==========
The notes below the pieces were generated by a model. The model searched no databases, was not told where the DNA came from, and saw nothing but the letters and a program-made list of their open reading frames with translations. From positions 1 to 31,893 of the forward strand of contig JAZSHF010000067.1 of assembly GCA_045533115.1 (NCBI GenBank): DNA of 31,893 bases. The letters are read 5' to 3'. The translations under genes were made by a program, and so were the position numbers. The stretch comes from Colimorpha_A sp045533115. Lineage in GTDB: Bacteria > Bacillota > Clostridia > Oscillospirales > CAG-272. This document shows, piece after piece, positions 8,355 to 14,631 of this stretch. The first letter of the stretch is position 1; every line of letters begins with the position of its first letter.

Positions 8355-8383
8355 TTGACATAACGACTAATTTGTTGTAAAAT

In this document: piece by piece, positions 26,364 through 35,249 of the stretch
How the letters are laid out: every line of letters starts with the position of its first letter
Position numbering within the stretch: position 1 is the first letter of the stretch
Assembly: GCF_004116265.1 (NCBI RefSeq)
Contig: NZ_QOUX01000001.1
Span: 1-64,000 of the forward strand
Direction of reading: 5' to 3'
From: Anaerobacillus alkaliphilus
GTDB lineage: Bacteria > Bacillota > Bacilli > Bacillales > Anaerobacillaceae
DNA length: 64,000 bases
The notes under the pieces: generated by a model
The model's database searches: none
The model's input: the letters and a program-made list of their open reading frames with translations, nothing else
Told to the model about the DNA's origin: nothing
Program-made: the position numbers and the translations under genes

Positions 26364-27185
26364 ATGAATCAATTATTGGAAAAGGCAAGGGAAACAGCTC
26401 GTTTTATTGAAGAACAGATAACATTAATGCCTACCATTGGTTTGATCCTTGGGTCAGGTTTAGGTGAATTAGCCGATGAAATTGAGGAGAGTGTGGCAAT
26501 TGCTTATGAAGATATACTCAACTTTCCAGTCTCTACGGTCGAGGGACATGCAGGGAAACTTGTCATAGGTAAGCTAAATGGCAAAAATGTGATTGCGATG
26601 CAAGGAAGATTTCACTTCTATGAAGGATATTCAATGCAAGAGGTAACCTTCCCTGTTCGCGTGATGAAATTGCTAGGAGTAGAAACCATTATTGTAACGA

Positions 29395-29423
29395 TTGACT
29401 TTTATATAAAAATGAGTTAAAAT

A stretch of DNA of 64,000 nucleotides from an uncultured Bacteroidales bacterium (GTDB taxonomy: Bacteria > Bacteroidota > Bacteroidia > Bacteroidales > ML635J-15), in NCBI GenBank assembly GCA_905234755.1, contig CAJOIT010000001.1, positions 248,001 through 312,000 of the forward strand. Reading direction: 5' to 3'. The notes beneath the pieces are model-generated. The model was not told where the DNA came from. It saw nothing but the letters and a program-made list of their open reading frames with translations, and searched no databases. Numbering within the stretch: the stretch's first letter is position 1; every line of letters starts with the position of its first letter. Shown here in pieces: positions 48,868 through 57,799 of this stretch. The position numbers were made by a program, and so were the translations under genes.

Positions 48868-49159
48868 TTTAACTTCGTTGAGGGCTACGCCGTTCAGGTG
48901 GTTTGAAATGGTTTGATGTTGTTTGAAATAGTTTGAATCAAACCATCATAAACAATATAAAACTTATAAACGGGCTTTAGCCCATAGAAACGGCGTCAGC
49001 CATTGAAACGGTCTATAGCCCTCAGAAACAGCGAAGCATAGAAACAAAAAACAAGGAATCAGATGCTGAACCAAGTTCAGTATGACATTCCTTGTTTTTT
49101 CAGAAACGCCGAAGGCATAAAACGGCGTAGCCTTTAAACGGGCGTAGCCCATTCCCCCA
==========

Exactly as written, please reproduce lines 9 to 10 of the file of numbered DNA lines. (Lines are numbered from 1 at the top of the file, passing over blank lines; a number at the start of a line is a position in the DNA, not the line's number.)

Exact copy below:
Span: 1-64,000 of the forward strand
Direction of reading: 5' to 3'